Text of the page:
My roving regional satirical eye notes that Terry Christian has been criticised for remarks to the effect that Moss Side is full of kids with guns:
Here’s a question for you. If you were a kid growing up in a deprived area like this would you be likely to want to join the army for a rifle and risk getting killed for a government that has denied you opportunities in life and no chance of moving on, or would you think ‘I’ll carry a gun and sell drugs?’ At the end of the day the rewards are greater and there’s probably less chance of getting killed.
Is there more to this story than the MEN‘s commitment to manufactured controversy over news? Maybe. Christian’s point was a good one on the face of it – inner city kids with few opportunities could see the game as a reasonable life choice. But his comments demonstrate that the loudmouth professional Mancs who the Evening News fawns over don’t necessarily care about the city or even know it that well.
There was a similar furore last year when then shadow Home Secretary Chris Grayling walked around with GMP in the area and came back saying ‘It’s the world of the drama series The Wire’. This sort of thing is the reason people hate politicians and think that they imagine the world outside their North London enclave as a pitiless wasteland. (Tories have a troubled relationship with our city. In a leaked email to David Cameron, Desmond Swayne MP confessed that ‘Something dreadful happened to me in Manchester but I cannot put it on paper. I will tell you later.’)
Where I live there is a big concentration of police resources to protect the students who redistribute wealth from the Home Counties to South Manchester. The major problem in Fallowfield is predatory sex offenders waiting in the narrow places in the early hours for drunken women who stray from the main road and its light and safety. I hope GMP are working overtime to catch these scumbags. I’m sure they are.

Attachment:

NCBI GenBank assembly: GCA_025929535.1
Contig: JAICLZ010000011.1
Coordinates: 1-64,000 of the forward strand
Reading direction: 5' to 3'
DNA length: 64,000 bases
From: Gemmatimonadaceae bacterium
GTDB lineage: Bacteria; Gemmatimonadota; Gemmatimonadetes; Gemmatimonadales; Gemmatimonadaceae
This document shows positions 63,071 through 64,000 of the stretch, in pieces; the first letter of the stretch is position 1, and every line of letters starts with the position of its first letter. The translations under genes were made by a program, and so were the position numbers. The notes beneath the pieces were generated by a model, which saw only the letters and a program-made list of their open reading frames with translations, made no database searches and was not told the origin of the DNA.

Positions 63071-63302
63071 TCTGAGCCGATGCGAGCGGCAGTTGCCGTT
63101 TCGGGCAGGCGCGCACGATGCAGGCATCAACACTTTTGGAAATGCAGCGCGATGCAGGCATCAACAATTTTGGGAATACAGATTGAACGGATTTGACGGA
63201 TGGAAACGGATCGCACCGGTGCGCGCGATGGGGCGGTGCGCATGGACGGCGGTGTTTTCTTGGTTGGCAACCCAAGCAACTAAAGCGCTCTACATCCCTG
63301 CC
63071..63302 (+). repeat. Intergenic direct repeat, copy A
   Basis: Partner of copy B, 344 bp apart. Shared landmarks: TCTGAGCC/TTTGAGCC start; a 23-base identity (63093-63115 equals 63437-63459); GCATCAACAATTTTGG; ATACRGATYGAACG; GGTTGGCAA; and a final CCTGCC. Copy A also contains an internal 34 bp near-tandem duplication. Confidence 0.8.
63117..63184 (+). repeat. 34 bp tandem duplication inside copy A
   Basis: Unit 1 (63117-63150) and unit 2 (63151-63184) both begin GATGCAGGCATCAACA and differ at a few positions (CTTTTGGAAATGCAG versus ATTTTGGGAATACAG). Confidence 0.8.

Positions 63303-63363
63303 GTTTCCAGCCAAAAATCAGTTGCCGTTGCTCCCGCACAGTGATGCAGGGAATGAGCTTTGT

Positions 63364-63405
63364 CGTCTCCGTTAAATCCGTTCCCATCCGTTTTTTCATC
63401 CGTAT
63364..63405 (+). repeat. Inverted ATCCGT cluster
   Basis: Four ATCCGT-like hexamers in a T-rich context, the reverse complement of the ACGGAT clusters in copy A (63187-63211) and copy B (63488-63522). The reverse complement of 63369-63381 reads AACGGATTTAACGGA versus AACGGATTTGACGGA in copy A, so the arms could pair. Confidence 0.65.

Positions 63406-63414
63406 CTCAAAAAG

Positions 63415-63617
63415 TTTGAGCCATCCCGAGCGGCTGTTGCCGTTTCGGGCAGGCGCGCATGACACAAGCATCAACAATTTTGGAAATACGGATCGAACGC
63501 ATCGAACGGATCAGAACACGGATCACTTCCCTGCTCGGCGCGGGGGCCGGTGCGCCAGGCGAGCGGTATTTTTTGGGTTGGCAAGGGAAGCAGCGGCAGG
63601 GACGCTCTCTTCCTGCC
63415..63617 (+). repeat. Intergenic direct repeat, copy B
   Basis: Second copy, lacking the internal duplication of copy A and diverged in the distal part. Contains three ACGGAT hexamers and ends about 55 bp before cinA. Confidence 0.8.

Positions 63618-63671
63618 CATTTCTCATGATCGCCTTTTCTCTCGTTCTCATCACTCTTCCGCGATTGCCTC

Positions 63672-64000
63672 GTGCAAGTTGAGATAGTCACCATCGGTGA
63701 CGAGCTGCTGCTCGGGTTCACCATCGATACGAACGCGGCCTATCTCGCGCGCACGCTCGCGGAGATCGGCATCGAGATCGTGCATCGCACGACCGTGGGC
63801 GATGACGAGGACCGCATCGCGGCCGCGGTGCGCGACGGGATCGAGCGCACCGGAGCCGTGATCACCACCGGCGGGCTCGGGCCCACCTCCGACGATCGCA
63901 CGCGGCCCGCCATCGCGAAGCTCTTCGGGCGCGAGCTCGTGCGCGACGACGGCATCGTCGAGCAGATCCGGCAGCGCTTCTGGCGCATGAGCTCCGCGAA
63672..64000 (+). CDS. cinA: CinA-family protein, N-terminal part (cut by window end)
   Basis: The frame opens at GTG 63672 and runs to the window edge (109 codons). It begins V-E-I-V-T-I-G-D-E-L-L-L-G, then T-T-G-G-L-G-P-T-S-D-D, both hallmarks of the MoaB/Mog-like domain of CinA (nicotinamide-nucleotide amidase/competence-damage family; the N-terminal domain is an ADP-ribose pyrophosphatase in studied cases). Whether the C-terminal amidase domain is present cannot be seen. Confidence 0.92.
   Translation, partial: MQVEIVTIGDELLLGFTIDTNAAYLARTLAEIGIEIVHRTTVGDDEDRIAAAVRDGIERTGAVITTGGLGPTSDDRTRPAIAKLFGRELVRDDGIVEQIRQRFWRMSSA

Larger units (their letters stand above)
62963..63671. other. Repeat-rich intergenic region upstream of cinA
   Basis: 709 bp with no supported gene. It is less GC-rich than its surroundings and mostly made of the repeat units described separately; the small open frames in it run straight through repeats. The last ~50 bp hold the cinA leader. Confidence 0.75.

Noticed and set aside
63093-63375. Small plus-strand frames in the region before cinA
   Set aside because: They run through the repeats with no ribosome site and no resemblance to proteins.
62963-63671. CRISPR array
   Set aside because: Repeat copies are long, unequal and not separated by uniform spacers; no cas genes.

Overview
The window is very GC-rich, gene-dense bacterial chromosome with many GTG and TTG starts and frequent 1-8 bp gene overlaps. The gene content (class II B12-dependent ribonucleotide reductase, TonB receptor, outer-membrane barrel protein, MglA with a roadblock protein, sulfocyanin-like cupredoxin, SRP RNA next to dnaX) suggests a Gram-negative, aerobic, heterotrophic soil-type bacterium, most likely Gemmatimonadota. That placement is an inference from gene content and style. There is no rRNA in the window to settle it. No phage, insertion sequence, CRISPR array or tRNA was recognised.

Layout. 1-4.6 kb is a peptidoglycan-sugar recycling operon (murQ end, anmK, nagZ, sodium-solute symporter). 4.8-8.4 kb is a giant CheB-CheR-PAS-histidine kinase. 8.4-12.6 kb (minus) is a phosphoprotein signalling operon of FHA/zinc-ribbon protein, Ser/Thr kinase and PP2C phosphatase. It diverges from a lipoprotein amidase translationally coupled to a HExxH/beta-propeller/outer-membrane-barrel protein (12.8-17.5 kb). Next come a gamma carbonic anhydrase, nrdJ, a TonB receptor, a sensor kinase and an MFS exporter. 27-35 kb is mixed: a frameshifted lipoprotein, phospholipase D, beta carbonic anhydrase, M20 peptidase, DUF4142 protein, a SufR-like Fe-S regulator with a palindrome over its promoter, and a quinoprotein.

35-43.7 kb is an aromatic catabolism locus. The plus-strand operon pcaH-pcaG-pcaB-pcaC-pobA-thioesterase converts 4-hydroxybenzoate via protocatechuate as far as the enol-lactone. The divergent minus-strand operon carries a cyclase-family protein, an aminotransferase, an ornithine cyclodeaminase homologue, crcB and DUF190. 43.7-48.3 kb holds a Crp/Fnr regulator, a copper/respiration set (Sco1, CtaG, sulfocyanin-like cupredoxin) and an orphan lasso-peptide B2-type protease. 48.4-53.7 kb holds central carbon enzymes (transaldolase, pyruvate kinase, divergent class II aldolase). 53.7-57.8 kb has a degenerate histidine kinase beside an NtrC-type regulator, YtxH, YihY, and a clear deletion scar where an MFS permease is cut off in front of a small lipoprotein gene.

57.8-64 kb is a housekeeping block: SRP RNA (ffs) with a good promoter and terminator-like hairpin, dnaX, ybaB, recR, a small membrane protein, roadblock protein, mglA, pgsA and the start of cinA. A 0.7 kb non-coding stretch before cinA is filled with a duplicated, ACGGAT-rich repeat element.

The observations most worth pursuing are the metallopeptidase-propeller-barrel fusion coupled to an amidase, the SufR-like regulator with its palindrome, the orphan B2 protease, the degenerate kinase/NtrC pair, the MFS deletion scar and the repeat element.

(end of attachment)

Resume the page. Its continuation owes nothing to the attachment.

The point is that citizens don’t walk around in fear of getting shot. The Moss Side stereotype doesn’t take into account the regeneration of the area, the arrest and incarceration of key gangsters and the determination of the community to make things work. I have walked through there and know middle class professionals who live there. As a cab driver said to me: ‘Twenty years ago, you drive through here fast.’ In 2008 Baltimore City had 234 murders, 191 of which were gun related, while Greater Manchester had 35 murders, none of which involved a gun. And Greater Manchester has 2.5 million souls compared to 650,000 in Baltimore.
Not everything about the Tory view of urban Britain is wrong. There are areas in Greater Manchester that are treated as private kingdoms by name families riding high on secure tenancies and housing benefit. There are pockets of stasis and corrosion. People don’t write about this world. Every now and again part of it surfaces as a benefit fraud case in the national tabloids, or as some appalling crime – Baby P, Shannon Matthews, Cromwell Street – that reminds us that there is cruelty and evil in working class culture. And yet gun violence isn’t exclusive to working class communities. I grew up in an affluent Cheshire town where they all support the team. Everyone remembers where they were when Chris Little had his head blown off at a traffic light on Stockport Road. ‘He stepped on too many toes,’ people will say, if you ask around. The Game extends to unlikely places.
Now Chris Grayling’s party is back in power and driving through austerity measures that defy not only social justice but also economic common sense. It may be that the Daily Mail image of the northern city will become a self-fulfilling prophecy and that the Manchester renaissance of the 1990s and 2000s was an aberration. From Alderley Edge to Alexandra Park, from the organic food shops and folk clubs of Chorlton village to the metal-boarded pubs and tower blocks of Pendleton, things can only get worse.